purposes,” she said. “Who would argue about the legitimacy of
economic security for women and families? It's a fallacy to think
that Connecticut's families will be strong if women are still
financially insecure. One-fifth of Connecticut's female-headed
households live below the poverty line, and these are the kinds of
issues which the PCSW is mandated to address. And we do it at a
cost of just 77 cents for each woman over the age of 18 here in
Connecticut. That's how our budget divides up among the state's
For 36 years, she
said, the commission has been providing research and analysis to
the Legislature and the public on issues affecting women.
“When you take a look and realize that it's women, it's children,
it's the elderly and it's working class that are really going to be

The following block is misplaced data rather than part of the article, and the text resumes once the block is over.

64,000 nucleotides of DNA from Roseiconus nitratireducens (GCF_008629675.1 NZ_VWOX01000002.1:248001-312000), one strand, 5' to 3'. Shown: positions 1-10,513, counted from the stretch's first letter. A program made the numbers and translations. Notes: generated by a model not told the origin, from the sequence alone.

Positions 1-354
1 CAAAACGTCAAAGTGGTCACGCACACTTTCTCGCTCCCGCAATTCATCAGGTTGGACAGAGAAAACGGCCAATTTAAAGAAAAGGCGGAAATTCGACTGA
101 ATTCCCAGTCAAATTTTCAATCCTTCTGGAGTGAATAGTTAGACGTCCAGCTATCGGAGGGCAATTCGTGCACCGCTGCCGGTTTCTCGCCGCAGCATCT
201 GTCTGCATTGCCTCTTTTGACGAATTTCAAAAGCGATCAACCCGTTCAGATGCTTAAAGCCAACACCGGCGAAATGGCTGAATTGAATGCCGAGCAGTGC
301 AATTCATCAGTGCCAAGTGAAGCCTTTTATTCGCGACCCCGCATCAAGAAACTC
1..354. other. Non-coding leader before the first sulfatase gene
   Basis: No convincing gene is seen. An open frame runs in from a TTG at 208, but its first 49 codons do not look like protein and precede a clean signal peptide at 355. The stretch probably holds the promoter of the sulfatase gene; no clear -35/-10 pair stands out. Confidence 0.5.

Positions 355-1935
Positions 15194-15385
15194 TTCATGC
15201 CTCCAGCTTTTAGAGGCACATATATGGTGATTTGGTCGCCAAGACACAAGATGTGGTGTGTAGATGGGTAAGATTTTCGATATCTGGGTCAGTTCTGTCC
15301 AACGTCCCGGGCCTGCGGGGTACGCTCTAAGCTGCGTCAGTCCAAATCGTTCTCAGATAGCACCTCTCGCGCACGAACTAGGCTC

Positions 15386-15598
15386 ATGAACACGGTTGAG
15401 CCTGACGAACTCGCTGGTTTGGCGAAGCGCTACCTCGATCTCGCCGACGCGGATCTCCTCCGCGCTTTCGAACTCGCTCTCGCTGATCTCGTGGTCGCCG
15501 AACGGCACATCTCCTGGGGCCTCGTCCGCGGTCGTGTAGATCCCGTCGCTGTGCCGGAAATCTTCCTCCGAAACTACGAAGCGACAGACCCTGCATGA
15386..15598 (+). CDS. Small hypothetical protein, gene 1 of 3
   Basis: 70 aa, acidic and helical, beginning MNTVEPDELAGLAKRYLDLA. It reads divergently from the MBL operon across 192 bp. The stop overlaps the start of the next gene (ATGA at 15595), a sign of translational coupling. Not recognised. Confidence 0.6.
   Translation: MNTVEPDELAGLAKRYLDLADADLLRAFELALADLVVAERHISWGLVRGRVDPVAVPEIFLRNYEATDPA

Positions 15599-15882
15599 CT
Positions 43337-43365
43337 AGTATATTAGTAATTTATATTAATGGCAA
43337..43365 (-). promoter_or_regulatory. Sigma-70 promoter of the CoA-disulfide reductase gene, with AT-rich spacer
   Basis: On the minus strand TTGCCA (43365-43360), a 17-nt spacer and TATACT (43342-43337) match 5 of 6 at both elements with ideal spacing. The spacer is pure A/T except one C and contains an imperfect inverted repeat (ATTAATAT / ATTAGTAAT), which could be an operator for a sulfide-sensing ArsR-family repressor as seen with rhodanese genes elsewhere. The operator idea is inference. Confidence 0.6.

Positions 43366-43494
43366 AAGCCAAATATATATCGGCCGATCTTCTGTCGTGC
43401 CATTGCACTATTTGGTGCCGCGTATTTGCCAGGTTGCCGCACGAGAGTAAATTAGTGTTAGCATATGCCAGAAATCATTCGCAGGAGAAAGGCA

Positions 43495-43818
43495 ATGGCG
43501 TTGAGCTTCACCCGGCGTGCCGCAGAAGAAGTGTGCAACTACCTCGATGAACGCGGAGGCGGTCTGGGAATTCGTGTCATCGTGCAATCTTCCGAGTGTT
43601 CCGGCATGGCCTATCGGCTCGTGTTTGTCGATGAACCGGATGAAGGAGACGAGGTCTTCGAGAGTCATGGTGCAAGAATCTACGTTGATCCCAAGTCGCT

hit by this,” she said. “So we're really a little taken aback. At
the same time, now we know what her thoughts are and her
expectations are and now it will be for everybody else to put
together another plan -- an alternative that represents the people
The governor is pledging not to raise taxes and said her
tax-and-spending plan will make government more efficient.
The proposal also
raises most license fees and imposes new license surcharges for bad
drivers and people convicted of serious motor vehicle crimes.
Rell is suggesting that drivers who accumulate at least 7 points on
their licenses in two years be required to pay a $100 annual fee
for two years. Drivers convicted of a serious motor vehicle crime
would pay $1,000 a year for two years to keep their licenses.
Rell's office expects increases in overall fees and licenses will
raise $100 million in 2010 and $72 million in 2011.
Leaders of the legislature's Democratic majority said they're
waiting to see details of the Republican governor's plan, but some
are already questioning whether it's possible to address the
deficit without raising taxes.
Other budget-saving measures would close courthouses in Bristol and
Meriden and consolidate the state's 117 probate courts to 36